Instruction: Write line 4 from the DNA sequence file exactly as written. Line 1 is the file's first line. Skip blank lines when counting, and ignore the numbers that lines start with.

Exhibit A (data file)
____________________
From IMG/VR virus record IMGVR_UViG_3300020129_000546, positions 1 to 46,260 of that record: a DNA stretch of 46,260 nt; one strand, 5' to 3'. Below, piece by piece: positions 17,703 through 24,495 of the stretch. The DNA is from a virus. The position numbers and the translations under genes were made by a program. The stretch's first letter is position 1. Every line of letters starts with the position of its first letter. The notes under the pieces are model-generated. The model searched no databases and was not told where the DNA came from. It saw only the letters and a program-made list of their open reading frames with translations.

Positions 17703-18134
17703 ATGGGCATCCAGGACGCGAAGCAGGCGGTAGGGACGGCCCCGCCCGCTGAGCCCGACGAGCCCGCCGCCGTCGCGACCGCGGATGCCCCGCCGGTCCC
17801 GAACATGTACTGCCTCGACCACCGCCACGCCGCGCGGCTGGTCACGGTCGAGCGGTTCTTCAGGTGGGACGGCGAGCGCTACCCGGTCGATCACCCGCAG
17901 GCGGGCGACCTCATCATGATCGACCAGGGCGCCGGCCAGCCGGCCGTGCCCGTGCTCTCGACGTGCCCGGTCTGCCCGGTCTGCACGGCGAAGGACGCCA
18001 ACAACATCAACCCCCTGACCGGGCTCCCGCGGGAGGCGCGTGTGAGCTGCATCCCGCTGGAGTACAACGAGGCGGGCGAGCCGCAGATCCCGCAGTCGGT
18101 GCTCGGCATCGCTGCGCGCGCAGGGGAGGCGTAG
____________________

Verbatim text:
17801 GAACATGTACTGCCTCGACCACCGCCACGCCGCGCGGCTGGTCACGGTCGAGCGGTTCTTCAGGTGGGACGGCGAGCGCTACCCGGTCGATCACCCGCAG